If you had asked Pierre Cardin what he was thinking at any point since the 1950s, he’d probably have said “the future.” Born in 1922, the Italian-French designer has been an innovator and a lover of all things futuristic throughout his seventy-year career in the fashion industry. His designs invoke technological advancements, if they aren’t that themselves, and his monumental life has been filled with bold statements and trend-setting. To celebrate his life of unfathomable, wearable creations, the Brooklyn Museum presents a new exhibition devoted to his work, aptly titled “Pierre Cardin: Future Fashion,” opening today.
The first New York City-based retrospective on Cardin in forty years, it spans his entire seven-decade career and is about as exhaustive as possible. There are more than 170 objects on view, many from Pierre Cardin’s personal archives. These include items of clothing, accessories, film clips, photographs and dresses from his illustrious 1964 Cosmocorps collection. Cardin is also known for creating his own fabric, Cardine, which is a material that molds bonded, uncrushable Dynel fiber into three-dimensional patterns, most notably seen on the “Cardine” dresses, some of which will also be on display.
That the show opens on the fifty-year anniversary of the Apollo 11 expedition is not a coincidence. Cardin adored space, so the Brooklyn Museum wanted to infuse space exploration into the exhibition, starting with the day of opening. Cardin was once famously able to try on Buzz Aldrin’s space suit from the Moon Landing, and this iconic photograph will be on display, paying tribute not only to a creator who inspired people to reach for the stars, but an astronaut who really did.
As the story goes, Cardin visited NASA in 1971 to see all the technology of the moon landing. When he saw Buzz Aldrin’s space suit, he proceeded to bribe the security guard, expressing how incredibly happy it would make him to try on the suit (a $50 bill in hand). His use of pathos and monetary compensation were successful, and he became the first civilian to wear the space-suit that touched the moon. Many of his fashion lines throughout the late ’60s and early ’70s were inspired by these suits, and this visit to NASA only confirmed his love for space-age fashion.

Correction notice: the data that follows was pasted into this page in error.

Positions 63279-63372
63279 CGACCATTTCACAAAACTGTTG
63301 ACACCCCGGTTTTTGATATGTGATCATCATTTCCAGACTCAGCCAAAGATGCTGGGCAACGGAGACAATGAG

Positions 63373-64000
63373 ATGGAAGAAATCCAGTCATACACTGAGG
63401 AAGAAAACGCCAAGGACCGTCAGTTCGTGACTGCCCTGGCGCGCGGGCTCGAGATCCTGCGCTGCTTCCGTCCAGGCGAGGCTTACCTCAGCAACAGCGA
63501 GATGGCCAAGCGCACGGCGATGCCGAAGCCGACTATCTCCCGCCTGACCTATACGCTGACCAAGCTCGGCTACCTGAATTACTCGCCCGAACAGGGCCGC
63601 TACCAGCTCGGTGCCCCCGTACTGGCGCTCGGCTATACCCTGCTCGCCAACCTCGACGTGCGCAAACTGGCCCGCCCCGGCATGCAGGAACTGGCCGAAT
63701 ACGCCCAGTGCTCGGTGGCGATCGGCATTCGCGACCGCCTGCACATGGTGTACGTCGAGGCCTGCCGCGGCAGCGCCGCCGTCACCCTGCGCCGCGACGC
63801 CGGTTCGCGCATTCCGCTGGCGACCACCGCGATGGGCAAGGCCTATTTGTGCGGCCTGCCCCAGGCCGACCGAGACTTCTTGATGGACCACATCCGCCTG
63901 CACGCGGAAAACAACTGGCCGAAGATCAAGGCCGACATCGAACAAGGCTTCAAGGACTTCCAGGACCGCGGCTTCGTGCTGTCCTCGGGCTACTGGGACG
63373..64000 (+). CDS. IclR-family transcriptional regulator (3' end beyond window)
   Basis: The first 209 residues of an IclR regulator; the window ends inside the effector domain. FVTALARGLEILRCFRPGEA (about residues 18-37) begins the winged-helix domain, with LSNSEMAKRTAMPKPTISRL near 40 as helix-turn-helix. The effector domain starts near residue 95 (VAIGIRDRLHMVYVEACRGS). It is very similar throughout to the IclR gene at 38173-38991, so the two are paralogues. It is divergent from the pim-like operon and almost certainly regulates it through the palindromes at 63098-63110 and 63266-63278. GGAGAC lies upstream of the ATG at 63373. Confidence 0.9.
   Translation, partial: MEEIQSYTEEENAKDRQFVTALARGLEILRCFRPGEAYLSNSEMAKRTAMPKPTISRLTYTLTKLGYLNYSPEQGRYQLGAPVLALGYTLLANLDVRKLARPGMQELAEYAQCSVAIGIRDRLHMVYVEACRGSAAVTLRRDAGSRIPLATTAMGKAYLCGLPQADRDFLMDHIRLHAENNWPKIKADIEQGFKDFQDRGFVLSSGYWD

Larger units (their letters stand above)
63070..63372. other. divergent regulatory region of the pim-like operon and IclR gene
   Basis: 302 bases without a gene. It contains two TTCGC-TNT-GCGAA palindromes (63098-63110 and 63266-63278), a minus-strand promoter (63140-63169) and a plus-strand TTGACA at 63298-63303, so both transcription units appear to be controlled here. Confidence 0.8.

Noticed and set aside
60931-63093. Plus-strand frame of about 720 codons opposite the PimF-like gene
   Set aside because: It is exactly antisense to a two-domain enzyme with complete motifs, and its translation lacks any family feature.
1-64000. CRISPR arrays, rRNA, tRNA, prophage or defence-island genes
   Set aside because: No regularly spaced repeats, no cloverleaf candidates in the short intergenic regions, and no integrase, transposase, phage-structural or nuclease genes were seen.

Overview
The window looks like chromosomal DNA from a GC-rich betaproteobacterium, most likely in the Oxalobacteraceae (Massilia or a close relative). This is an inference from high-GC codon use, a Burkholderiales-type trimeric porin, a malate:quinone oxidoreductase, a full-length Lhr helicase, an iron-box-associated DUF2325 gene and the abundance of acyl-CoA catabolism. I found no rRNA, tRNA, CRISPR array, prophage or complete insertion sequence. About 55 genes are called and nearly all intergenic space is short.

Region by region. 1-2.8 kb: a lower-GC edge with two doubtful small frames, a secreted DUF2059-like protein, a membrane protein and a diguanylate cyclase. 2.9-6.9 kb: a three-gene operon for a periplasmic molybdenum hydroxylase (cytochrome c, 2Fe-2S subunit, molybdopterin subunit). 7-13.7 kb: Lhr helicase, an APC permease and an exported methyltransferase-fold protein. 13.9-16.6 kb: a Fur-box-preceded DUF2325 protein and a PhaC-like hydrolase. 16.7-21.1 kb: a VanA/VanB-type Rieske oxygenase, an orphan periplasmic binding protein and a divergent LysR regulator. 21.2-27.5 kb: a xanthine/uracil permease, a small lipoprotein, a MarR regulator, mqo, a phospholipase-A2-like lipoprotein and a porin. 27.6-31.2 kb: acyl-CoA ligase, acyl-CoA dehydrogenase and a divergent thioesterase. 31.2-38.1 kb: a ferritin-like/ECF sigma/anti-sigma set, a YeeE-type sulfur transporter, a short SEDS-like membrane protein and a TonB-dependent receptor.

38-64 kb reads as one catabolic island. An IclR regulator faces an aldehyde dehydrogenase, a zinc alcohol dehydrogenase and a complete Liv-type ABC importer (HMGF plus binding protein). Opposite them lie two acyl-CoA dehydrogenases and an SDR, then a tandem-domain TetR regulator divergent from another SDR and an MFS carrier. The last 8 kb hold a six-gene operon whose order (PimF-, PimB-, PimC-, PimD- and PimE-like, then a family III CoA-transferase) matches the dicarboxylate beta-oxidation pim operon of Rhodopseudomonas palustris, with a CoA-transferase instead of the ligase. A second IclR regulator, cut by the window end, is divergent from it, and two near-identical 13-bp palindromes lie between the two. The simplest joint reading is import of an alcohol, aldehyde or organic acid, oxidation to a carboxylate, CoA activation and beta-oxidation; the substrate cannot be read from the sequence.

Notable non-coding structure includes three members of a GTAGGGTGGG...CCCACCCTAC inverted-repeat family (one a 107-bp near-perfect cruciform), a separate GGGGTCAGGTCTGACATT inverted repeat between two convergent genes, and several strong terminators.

Cardin has been celebrated time and time again for his innovations. Besides the aforementioned space-age fashion and Cardine fabric, this designer is known for creating the “bubble dress” in the dawn of his career in 1954, and he was passionate about designing unisex items, something rare in that era. He also created the first courtier-launched pret-à-porter line for the Printemps department store in 1959. This helped to democratize the fashion industry, making haute couture designs more accessible to the public by creating items for stores similar to those that the runways had already seen. Initially he was expelled from the Chambre Syndicale for doing so, but he was quickly reinstated, and his legacy has ever since been that of innovation and change.
In the sixty years since Cardin’s ready-to-wear line was born, he has helped bring the fashion industry to many countries around the world. He was the first couturier to open a shop in Japan, in 1957. And, interested in relations with Russia, he held a fashion show in Moscow’s Red Square in 1991, something never-before-seen in Russian history. Just last year, to celebrate his forty-year participation in Chinese markets, Cardin hosted a monumental fashion show along the Great Wall of China. This was not the first bold location for a fashion show in China, as he also held one in the Gobi desert in 2007.
And that’s just the clothes. Cardin has also designed accessories, car-interiors, jet-planes and concocted perfumes and colognes. He has won awards by the dozens and been featured in exhibitions all around the world since the birth of his couturier career, and is the only fashion designer to be inaugurated into the Académie de Beaux-Arts in Paris. He has also worked to meet with diplomatic and religious figures all over the world, including Nelson Mandela and Pope John Paul II. As Matthew Yokobosky, the museum’s head of fashion and materials and the curator of this show noted, even in his fashion, Cardin’s practice drew heavily from other disciplines. “After looking at Cardin’s work, you begin to see that perhaps in another life he was a mathematician. His geometry is so precise; his designs incorporate parabolas and spirals. His stores and homes feature modern geometric progressions and bold colors—it’s all quite Modernist. And it was his use of the circle that truly propelled the exhibition’s design.”
This retrospective will be a wonderful homage to Cardin’s monumental life. In just one visit, viewers will bear witness to this love of the future and a career in the fashion industry that has yet to be rivaled. Hopefully Pierre Cardin’s never ending curiosity about what is to come will inspire museum-goers to continue dreaming of a future that has yet to arrive.